One particularly enjoyable day involved working with BBC Look North on a feature which focused more on the family angle. This was a two minute piece but took about half a day to film, the highlight being the Willoughby children playing hide and seek amongst the ruins and not fully understanding that they only needed to pretend to play, cue a few grown ups, a reporter and a camera-man waiting for a game of hide and seek to finish!
This press campaign resulted in coverage on the BBC, in The i Paper, Yorkshire Post magazine, Bride magazine and local press. Combine this with online articles and sharing of the articles on social media and in total hundreds of thousands of people read about Birdsall House or watched a feature about them in February, March and April. When you think about how much would need to be spent in adverts to reach that many people, in print or digitally, it really shows how worthwhile a good PR campaign can be.
If you’re not quite at the point where you can commission someone else to work on your PR, here are my top tips:
Identify the news and ask why it’s interesting. Then make that the headline.
If you’re launching a product for example, so do hundreds of people every day. The news isn’t the launch, the news is the problem your solving. This might not be immediately obvious but look to the future, will it put your town on the map? Create jobs? Bring some history alive? Help others?
Remember that if you want obvious advertising you’re going to have to pay for it.
So don’t make your press release too much of a sales pitch. Ditch the adjectives and try to stick to the facts. Be open to ideas from press even if you can't see that it immediately helps you reach your sales goal, profile raising is very important.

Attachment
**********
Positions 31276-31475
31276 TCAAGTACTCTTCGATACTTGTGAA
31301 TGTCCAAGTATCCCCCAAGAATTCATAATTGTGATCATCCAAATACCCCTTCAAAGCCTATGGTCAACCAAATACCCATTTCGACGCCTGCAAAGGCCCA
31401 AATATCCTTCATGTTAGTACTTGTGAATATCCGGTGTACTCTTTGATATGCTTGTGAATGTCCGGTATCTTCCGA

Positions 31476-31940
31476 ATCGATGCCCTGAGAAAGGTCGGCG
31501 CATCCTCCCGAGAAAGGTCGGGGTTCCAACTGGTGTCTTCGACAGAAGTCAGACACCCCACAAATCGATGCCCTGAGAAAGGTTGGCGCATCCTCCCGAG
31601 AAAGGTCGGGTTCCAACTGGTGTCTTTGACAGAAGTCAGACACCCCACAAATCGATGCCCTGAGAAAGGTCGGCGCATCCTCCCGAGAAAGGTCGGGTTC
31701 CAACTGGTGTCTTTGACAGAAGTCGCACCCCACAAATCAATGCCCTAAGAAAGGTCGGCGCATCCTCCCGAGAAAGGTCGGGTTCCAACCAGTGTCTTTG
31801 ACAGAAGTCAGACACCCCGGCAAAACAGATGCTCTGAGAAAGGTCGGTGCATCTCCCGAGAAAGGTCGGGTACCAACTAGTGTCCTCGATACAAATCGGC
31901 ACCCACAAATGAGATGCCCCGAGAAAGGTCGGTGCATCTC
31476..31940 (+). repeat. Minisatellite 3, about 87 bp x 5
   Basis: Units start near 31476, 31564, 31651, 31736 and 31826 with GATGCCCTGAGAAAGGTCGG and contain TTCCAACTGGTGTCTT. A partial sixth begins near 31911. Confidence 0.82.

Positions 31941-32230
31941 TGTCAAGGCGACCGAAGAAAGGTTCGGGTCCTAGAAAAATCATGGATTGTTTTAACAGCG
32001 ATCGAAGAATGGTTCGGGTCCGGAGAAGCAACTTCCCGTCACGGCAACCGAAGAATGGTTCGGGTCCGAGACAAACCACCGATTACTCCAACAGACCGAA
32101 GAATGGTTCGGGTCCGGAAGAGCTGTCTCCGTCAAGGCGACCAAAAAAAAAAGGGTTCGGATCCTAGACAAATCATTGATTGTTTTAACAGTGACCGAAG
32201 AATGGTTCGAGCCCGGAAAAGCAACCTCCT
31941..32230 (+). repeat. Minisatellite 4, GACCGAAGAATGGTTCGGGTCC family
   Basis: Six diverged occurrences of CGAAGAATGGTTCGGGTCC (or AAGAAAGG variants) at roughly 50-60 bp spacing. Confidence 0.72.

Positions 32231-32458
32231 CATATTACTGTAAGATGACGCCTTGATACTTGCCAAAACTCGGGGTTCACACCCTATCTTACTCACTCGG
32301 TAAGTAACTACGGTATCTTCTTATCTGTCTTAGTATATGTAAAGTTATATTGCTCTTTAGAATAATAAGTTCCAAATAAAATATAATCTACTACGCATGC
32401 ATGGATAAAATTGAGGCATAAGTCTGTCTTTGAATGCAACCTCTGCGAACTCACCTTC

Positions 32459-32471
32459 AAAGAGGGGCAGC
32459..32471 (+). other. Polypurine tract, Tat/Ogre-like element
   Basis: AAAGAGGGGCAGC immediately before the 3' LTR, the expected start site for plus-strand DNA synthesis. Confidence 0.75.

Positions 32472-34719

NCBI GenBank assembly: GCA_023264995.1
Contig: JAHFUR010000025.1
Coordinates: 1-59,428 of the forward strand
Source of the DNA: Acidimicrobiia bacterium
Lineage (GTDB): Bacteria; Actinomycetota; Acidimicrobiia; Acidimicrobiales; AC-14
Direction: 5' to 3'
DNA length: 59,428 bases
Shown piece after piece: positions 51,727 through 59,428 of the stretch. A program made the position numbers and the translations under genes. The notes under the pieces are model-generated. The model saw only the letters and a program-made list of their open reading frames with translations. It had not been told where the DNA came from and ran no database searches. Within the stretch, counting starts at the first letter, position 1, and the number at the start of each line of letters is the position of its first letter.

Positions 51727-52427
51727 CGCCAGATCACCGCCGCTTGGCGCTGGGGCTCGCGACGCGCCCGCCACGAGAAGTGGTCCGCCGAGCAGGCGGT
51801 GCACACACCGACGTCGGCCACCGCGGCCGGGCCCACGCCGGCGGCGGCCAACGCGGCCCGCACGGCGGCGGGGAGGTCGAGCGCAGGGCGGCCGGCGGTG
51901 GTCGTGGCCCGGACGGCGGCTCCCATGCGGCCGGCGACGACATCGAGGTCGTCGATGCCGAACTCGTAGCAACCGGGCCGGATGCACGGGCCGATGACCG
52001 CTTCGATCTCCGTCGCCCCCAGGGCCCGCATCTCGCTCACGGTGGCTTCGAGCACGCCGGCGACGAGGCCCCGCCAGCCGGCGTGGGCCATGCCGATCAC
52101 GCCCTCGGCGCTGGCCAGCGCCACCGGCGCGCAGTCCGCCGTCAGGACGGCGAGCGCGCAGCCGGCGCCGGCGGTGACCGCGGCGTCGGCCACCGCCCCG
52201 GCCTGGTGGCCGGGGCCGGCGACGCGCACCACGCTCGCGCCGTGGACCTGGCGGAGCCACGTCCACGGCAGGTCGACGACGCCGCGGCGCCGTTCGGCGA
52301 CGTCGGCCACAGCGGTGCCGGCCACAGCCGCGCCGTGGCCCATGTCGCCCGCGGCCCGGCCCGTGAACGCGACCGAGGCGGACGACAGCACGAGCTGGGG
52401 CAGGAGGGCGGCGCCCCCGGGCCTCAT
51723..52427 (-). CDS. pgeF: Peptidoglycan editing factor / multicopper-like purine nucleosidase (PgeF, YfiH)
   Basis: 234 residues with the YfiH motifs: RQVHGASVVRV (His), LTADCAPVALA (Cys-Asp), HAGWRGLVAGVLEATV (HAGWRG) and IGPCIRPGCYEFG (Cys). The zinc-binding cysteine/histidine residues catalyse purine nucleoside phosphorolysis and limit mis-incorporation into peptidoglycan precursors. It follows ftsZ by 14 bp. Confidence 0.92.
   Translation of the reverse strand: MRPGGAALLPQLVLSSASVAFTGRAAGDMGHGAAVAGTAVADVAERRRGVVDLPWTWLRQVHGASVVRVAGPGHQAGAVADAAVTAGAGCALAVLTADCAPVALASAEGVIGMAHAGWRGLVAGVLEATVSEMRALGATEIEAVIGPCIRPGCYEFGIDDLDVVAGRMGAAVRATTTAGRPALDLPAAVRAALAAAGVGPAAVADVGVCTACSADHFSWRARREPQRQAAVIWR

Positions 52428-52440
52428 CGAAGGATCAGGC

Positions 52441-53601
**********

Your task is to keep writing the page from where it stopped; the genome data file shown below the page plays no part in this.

Always include a quote.
People make stories. Make your news human by including a quote about the news from someone relevant. If possible by the person highest up at your organisation. Try to keep it brief.
Always write in the third person.
I know it can be cringe if you’re a small business and you’re being complimentary about your services, your product or yourself but it’s time to get over it. Journalists, freelance or otherwise, are busy people and sometimes they may want to just copy and paste what you’ve written either into an email to their editor to pitch the idea or straight into an article!
Don’t be afraid to follow up.
Be polite, be courteous, if someone gives you a straight ‘no’ respect it but you’re email is probably one of hundreds so remind people it’s there.
Look at trends, especially in your sector.
Don’t shoehorn your news into something it’s not to make it fit with what people are talking about but if there’s something in the news that links to your sector then the subject will be more relevant to the press. Even if you’re actual press release has no link, in the email accompanying it you can be as blatant as saying “As a small food producer I thought this piece about our anniversary might be of interest to your readers with the BBC 2 programme Top of the Shops being so popular at the moment.” Read news from people in your industry to help you establish tone, length and the sorts of things that get coverage.
It's not just about traditional press.
Remember the internet is an extremely influential place now. If you know someone with a lot of Instagram followers send them a freebie or invite them to an event. Send relevant bloggers your press release, just be nice to people and politely ask if they would be so kind as to share a post about what you're trying to promote. Support your sector and other businesses and it will support you! And remember, if you dont quite feel ready to contact the press with your news post it on your blog to keep your website fresh, up to date and Google friendly.